The Argument Clinic
June 17, 2016
The other week, a friend of mine quit Twitter. He had a large following and a reputation for being alternately hilarious and pointedly, aggressively political in social media, but he was pretty well known there and his departure was a surprise, even though he'd threatened to do it before. His reason? He wrote extensively elsewhere about it, but to boil it down to the essentials, I'll borrow one of his descriptions: "ugliness." And another: "divisiveness." It's all fun and games until someone loses an eye, and after years of jousting with people on Twitter, he figuratively lost that eye.
I would chalk that up to his tendency to get into arguments about politics, which drew the kind of hostility, even from people at the same end of the political spectrum, that he should have expected, but I think it's more than that. After Orlando, all this week, I saw people posting to Facebook how they were taking a break from social media or even the entire Internet, based on the things people have been posting about the attacks. And then there was the gator, and I saw people speculating about things in a way that was... uncomfortable. And there are the Trump supporters vs. #NeverTrump vs. the Hillary supporters vs. the Bernie supporters vs.....
It's exhausting, it's aggravating, it's blood-pressure-raising no matter what your politics are, or even if you're apolitical. It's hard to take all the vitriol of this election year even without adding the kind of stuff posted in the wake of the horrific events in Orlando. There have been several moments where I seriously considered whether social media was worth the trouble, whether the arguments and, yeah, ugliness were worth the stress I feel whenever I see that stuff. I'm not bailing, because for me, on balance, I think I get enough out of it to counterbalance the stress, but the thought was there.
What does this have to do with talk radio? I've been thinking about that, and I realized that a lot of political talk radio is the same as social media right now, and, in some ways, has always been like that, only bigger in this election year. I'm-right-you're-an-idiot. Arguments, arguments, arguments. Conflict. We built the format on conflict, but it was fine when it was presented in an entertaining way. And then we forgot about the entertainment factor, began to believe that we really were politically powerful, that what we were doing wasn't entertainment but was more important than anything.
I wonder how many listeners will feel about talk radio the way they feel about social media -- that they need to take a break from it, that it just adds stress to already stressful lives. You have bills to pay, kids to shuttle to school and activities, the house needs repairs, you don't know what to do for dinner... and you need to hear people call each other names and portend the end of civilization if the other side wins? There HAS to be another option.
And there is. There's music radio, no conflict there unless you're worried about TayTay dumping Calvin Harris for Loki. There are podcasts for every conceivable taste. There's sports radio, which does involve conflict and the occasional shouting match but over things that aren't quite as serious. You can fill your audio requirements without talk radio if you choose to do so. Lately, I've found political talk radio to be too depressing to bear, and comedy and sports podcasts (see disclaimer below) more relaxing, and relaxing beats getting riled up any day.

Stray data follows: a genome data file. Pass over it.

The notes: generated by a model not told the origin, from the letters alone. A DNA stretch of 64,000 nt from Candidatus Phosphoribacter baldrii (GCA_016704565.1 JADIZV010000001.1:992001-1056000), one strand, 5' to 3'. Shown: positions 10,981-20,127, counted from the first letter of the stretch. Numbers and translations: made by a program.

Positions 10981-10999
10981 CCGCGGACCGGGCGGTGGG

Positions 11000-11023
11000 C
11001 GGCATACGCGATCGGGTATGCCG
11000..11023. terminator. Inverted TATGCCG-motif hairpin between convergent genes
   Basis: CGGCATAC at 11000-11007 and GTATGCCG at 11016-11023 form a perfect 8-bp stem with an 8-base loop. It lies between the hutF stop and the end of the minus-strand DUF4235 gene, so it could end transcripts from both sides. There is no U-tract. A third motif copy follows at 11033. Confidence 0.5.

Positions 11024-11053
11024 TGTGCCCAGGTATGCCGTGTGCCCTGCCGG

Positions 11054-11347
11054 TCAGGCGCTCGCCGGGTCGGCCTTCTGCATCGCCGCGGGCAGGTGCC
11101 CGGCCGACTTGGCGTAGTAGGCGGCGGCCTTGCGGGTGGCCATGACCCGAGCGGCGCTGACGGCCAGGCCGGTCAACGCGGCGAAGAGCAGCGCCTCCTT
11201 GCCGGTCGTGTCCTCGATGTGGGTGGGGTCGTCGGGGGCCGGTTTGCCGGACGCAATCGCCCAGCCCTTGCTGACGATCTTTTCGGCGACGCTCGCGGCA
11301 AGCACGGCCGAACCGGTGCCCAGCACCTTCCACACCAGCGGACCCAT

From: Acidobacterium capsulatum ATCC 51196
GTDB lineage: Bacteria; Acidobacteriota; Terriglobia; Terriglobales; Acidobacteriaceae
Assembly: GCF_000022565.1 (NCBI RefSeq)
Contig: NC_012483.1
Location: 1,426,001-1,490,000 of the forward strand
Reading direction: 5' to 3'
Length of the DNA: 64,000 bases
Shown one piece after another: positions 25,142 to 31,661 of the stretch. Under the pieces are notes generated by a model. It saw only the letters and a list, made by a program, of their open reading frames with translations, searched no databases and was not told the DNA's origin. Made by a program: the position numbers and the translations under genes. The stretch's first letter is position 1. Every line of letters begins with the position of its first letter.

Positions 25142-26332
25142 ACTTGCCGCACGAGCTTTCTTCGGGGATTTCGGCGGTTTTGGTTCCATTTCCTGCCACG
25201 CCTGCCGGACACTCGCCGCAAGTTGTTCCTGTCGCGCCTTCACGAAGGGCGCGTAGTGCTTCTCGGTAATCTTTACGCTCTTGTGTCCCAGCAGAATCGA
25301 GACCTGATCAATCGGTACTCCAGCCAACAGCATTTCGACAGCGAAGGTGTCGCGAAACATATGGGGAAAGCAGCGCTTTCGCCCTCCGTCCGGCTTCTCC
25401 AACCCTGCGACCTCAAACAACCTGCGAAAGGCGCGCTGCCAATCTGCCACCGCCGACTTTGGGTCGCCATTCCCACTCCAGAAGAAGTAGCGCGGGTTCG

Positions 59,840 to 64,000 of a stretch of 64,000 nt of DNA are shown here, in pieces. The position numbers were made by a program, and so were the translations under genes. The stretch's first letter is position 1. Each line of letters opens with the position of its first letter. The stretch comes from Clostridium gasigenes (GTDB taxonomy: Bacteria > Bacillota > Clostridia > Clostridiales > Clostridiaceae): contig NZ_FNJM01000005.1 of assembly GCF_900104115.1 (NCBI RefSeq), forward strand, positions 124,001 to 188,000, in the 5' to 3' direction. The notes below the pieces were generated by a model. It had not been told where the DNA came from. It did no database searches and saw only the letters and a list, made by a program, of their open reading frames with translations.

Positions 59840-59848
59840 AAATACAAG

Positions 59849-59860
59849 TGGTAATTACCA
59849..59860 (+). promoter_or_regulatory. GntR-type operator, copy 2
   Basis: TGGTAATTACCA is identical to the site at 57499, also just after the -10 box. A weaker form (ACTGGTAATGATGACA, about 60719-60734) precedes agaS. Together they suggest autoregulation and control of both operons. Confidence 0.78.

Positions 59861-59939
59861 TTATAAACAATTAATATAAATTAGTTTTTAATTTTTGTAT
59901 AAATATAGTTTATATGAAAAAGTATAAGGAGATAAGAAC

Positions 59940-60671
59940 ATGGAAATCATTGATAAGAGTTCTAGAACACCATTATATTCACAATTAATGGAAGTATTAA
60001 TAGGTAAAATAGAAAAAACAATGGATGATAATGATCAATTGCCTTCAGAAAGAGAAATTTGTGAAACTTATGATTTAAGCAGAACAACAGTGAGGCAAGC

I'm not saying I have research showing that talk radio, or even social media, have gotten as bad as a YouTube comment section and are driving people away. Maybe it's not that bad, but considering the anecdotal evidence of all the people saying they're taking a break added to my own changing media habits, I think there's something to the idea that maybe, as we get through the election and look towards the future of the spoken word radio format, we should be thinking about whether we're adding to people's burdens or offering something they'll welcome as entertainment that doesn't cause hypertension. I think there'll always be an audience for the angry guys in ties talk, but it might get smaller. There's definitely an audience for something else, though, and I think it's already growing fast, if you're looking at podcasts and streaming, that is. Life's too short. And life's also aggravating enough that you don't need to add more stress to it from people yelling at each other.
No matter what kind of show you do, there's plenty of material you can use at All Access News-Talk-Sports' Talk Topics, with news items and kickers and bad jokes galore, all lined up for you, stress-free, and available by clicking here and at the Talk Topics Twitter feed at @talktopics with every story individually linked to the appropriate item. And there's the Podcasting section at AllAccess.com/podcasts. And more coming soon. Just a vague warning there. More is nigh.
You can follow my personal Twitter account at @pmsimon, and my Instagram account (same handle, @pmsimon) as well? And you can find me on Facebook at www.facebook.com/pmsimon. My accounts are remarkably stress-free, too. For you. My stress is your entertainment.
Full Disclosure: I also serve as Director of Programming for Nerdist Industries, a division of Legendary Pictures and Legendary Digital Networks, which includes the Nerdist Podcast Network, one of your major podcast entities. But as for that mention of listening to podcasts above, I listen to all of ours AND lots of others. I'm very diverse that way.
Oh, and a scheduling note: I will be at Podcast Movement in Chicago June 6-8 and The Conclave Learning Conference in Minneapolis-adjacent (a/k/a Bloomington, or "You Know, Where The Mall Is") July 13-15, and I'm on a podcasting panel at the latter. I hope to see you at one of those, or both -- they'll both be worth attending....